* Core orders surge 19.1 pct m/m, seen rising in Q2
* Outlook seen brighter, tax hike impact may be limited
* BOJ to keep upbeat view; no need for immediate stimulus
* Capital spending holds key to sustained economic growth
* Economy on track; BOJ to act as needed -vice econ min
(Fixes headline tag, edits bullets)
By Tetsushi Kajimoto and Stanley White
TOKYO, May 19 Japanese businesses raised orders
for machinery by the most ever in March and expect to book more
orders this quarter, another sign that capital investment may
buffer the economy from the pain of last month's sales tax hike.
Haunted by a stumble in the economy that followed when Tokyo
last lifted the tax in 1997, markets have worried that the April
1 tax rise could deal a heavy blow to policy makers' attempts to
revitalise growth after decades in the doldrums.
Monday's data and recent anecdotal evidence, however,
suggested economic resilience and backed the central bank's
conviction that near term stimulus is not needed to pull through
short term dips in growth.
Vice Economy Minister Yasutoshi Nishimura echoed the Bank of
Japan's view the economy is on track, adding that the government
and the bank stood ready to respond to any downturn stemming
from risks such as weak external demand.
"There's no gap between us and the BOJ in our views on the
Japanese economy. We need to carefully watch the pullback in
demand after the sales tax hike, but it has been moving within
expectations," he told the Reuters Japan Summit, held at the
Reuters office in Tokyo.
The record 19.1 percent month-on-month rise in core
machinery orders, a leading indicator of capital spending in the
coming six to nine months, blew past a 6.0 percent gain forecast
by economists in a Reuters poll.
The readings follow last week's first quarter gross domestic
product figures that showed surprisingly strong capital spending
- a crucial factor which helped the economy grow at its quickest
pace in over two years.
Companies surveyed by the Cabinet Office forecast that core
orders will rise 0.4 percent in April-June from the previous
quarter, which would mark the fifth straight quarter of gains.
In January-March, core orders rose 4.2 percent, the data showed.
"I thought companies would remain cautious about spending
due to uncertainty over effects of the tax hike and sluggish
exports. Therefore the solid readings come as a surprise," said
Yasuo Yamamoto, senior economist at Mizuho Research Institute.
Importantly, the data also suggests that businesses may be
starting to buy into the prospect of a sustainable economic
recovery that has eluded Japan for almost two decades.
"Companies who have long hoarded cash may be finally seeking
opportunities to make better use of their internal reserves for
raising business investment and M&As," Yamamoto said.
"Better business conditions including property markets and
low interest rates may be tempting corporate appetite for
Yamamoto said the economy should resume moderate recovery in
the summer, supported by capital spending likely remaining in an
uptrend in the coming months and as the tax hike impact holds
The BOJ is set to stick to its upbeat view of the economy at
its policy review this week and may raise its view on capital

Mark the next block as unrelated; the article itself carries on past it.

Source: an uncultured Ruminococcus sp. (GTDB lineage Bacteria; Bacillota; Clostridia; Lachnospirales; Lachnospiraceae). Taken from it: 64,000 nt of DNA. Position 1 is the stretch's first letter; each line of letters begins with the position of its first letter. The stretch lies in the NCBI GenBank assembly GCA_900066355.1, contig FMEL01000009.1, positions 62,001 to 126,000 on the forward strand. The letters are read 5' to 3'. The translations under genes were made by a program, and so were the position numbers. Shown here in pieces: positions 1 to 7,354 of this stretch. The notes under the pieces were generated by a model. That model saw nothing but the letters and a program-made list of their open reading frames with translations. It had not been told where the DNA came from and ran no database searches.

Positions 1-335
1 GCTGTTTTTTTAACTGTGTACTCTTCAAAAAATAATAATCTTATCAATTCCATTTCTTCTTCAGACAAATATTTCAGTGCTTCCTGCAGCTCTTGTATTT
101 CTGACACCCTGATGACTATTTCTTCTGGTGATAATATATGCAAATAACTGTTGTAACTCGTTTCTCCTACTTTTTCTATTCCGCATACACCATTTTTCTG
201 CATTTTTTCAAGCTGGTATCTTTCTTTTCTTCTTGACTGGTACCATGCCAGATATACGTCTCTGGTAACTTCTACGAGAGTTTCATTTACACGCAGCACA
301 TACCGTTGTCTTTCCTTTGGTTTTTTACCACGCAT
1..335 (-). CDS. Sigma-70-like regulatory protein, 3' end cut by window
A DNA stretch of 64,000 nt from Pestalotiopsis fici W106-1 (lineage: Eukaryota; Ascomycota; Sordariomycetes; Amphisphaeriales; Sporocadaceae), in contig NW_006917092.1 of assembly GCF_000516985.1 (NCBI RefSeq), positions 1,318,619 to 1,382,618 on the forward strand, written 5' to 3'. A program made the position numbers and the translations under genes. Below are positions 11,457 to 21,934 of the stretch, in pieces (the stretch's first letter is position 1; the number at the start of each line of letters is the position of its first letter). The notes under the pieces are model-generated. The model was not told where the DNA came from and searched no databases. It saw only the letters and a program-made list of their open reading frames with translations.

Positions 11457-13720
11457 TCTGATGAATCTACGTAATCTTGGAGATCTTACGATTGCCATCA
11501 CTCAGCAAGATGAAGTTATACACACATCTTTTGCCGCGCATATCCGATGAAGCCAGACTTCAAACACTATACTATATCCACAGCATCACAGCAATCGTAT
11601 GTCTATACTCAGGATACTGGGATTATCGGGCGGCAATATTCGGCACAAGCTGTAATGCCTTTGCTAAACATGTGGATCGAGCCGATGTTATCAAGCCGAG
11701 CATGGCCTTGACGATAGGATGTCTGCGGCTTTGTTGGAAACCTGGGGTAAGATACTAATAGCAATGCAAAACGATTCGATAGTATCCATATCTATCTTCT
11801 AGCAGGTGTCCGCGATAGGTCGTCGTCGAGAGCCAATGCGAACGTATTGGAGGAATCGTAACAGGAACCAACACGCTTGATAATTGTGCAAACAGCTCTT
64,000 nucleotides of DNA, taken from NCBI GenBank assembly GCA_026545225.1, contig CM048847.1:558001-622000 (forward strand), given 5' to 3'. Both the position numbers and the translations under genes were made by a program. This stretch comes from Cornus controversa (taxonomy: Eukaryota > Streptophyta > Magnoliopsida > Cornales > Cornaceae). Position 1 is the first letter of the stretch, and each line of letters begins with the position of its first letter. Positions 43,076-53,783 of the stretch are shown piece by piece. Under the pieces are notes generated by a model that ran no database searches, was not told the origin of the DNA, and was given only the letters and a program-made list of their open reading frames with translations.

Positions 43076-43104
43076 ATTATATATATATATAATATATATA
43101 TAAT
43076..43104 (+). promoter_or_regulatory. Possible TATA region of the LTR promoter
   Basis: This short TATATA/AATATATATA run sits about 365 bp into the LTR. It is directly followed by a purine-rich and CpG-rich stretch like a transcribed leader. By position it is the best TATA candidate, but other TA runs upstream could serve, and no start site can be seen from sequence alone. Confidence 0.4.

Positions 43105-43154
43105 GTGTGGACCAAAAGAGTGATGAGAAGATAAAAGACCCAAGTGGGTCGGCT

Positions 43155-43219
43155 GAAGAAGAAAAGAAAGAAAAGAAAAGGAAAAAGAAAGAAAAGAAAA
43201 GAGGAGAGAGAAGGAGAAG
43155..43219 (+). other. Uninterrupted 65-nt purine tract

expenditure, suggesting that no immediate expansion of monetary
stimulus is forthcoming.
BOJ READY TO ACT
Capital spending - long a weak link in Japan - is seen by
analysts as key to negotiating a temporary dip in the economy
after the sales tax rose to 8 percent from 5 percent on April 1.
In a sign of confidence in the economy, the Cabinet Office
raised its assessment of machinery orders, saying they are in a
After racing past its developed country peers in the first
half of last year, Japan's economy has had to contend with a
string of weak data in recent quarters as the effects of Tokyo's
aggressive stimulus policies faded.
The BOJ has stood pat since offering an intense burst of
monetary stimulus in April last year, pledging to double base
money via aggressive asset purchases to accelerate consumer
inflation to 2 percent in roughly two years.
Analysts expect the central bank to offer fresh stimulus in
the summer, but Governor Haruhiko Kuroda may be able to sit
tight for longer if domestic demand holds up.
Still, an underperforming export sector remains a worry.
Kuroda has acknowledged that shipments are a concern,
reiterating that the BOJ is ready to act to safeguard the
recovery after years of stagnation and falling prices.
The Cabinet Office data comes on the heels of the Reuters
Tankan survey which showed business morale slid in May but is
seen improving in the months ahead, providing evidence that the
pain from the April 1 tax rise will likely be short-lived.
However, company executives also noted that slowing growth
in China and other emerging markets have dragged on exports and
the economic recovery, echoing concern among
The March machinery orders data and signs businesses are
ploughing their profits into production and plant may provide
some breathing space for policy makers keen not to overreact.
"Higher corporate profits and easing of excess production
capacity are likely to keep capital spending in uptrend ahead,"
said Yoshiki Shinke, chief economist at Dai-ichi Life Research
Institute in Tokyo.
"Companies may also face the need to replace their ageing
plant and equipment from now on. This is among factors that will
support business expenditures."
(Editing by Shri Navaratnam)